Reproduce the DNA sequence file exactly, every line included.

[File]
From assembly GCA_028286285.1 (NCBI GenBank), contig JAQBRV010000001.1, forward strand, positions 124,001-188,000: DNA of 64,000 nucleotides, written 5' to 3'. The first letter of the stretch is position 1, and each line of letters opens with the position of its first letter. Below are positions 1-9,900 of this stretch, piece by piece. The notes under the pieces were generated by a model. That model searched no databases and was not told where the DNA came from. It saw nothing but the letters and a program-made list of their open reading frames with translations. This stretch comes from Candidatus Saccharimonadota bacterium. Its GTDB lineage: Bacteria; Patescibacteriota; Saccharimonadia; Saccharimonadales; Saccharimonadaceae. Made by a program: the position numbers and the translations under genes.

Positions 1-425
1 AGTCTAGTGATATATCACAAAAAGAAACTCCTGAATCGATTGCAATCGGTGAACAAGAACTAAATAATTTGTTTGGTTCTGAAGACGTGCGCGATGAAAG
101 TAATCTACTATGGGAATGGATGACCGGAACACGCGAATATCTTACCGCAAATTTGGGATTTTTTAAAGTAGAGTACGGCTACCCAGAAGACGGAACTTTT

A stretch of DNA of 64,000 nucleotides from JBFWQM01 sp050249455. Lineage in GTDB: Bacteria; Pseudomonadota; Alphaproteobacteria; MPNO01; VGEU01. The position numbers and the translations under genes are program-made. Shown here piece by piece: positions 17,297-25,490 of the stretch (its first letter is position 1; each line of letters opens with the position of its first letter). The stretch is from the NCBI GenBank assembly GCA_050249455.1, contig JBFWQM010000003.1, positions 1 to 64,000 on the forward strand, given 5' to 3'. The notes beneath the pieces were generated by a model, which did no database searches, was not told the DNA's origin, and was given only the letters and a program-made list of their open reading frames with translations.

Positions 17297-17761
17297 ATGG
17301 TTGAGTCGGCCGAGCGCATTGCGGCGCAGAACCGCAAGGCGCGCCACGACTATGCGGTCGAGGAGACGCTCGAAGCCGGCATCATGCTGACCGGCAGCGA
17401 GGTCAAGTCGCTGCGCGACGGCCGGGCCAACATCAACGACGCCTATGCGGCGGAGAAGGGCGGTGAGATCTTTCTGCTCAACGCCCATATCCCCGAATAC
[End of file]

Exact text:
From assembly GCA_028286285.1 (NCBI GenBank), contig JAQBRV010000001.1, forward strand, positions 124,001-188,000: DNA of 64,000 nucleotides, written 5' to 3'. The first letter of the stretch is position 1, and each line of letters opens with the position of its first letter. Below are positions 1-9,900 of this stretch, piece by piece. The notes under the pieces were generated by a model. That model searched no databases and was not told where the DNA came from. It saw nothing but the letters and a program-made list of their open reading frames with translations. This stretch comes from Candidatus Saccharimonadota bacterium. Its GTDB lineage: Bacteria; Patescibacteriota; Saccharimonadia; Saccharimonadales; Saccharimonadaceae. Made by a program: the position numbers and the translations under genes.

Positions 1-425
1 AGTCTAGTGATATATCACAAAAAGAAACTCCTGAATCGATTGCAATCGGTGAACAAGAACTAAATAATTTGTTTGGTTCTGAAGACGTGCGCGATGAAAG
101 TAATCTACTATGGGAATGGATGACCGGAACACGCGAATATCTTACCGCAAATTTGGGATTTTTTAAAGTAGAGTACGGCTACCCAGAAGACGGAACTTTT

A stretch of DNA of 64,000 nucleotides from JBFWQM01 sp050249455. Lineage in GTDB: Bacteria; Pseudomonadota; Alphaproteobacteria; MPNO01; VGEU01. The position numbers and the translations under genes are program-made. Shown here piece by piece: positions 17,297-25,490 of the stretch (its first letter is position 1; each line of letters opens with the position of its first letter). The stretch is from the NCBI GenBank assembly GCA_050249455.1, contig JBFWQM010000003.1, positions 1 to 64,000 on the forward strand, given 5' to 3'. The notes beneath the pieces were generated by a model, which did no database searches, was not told the DNA's origin, and was given only the letters and a program-made list of their open reading frames with translations.

Positions 17297-17761
17297 ATGG
17301 TTGAGTCGGCCGAGCGCATTGCGGCGCAGAACCGCAAGGCGCGCCACGACTATGCGGTCGAGGAGACGCTCGAAGCCGGCATCATGCTGACCGGCAGCGA
17401 GGTCAAGTCGCTGCGCGACGGCCGGGCCAACATCAACGACGCCTATGCGGCGGAGAAGGGCGGTGAGATCTTTCTGCTCAACGCCCATATCCCCGAATAC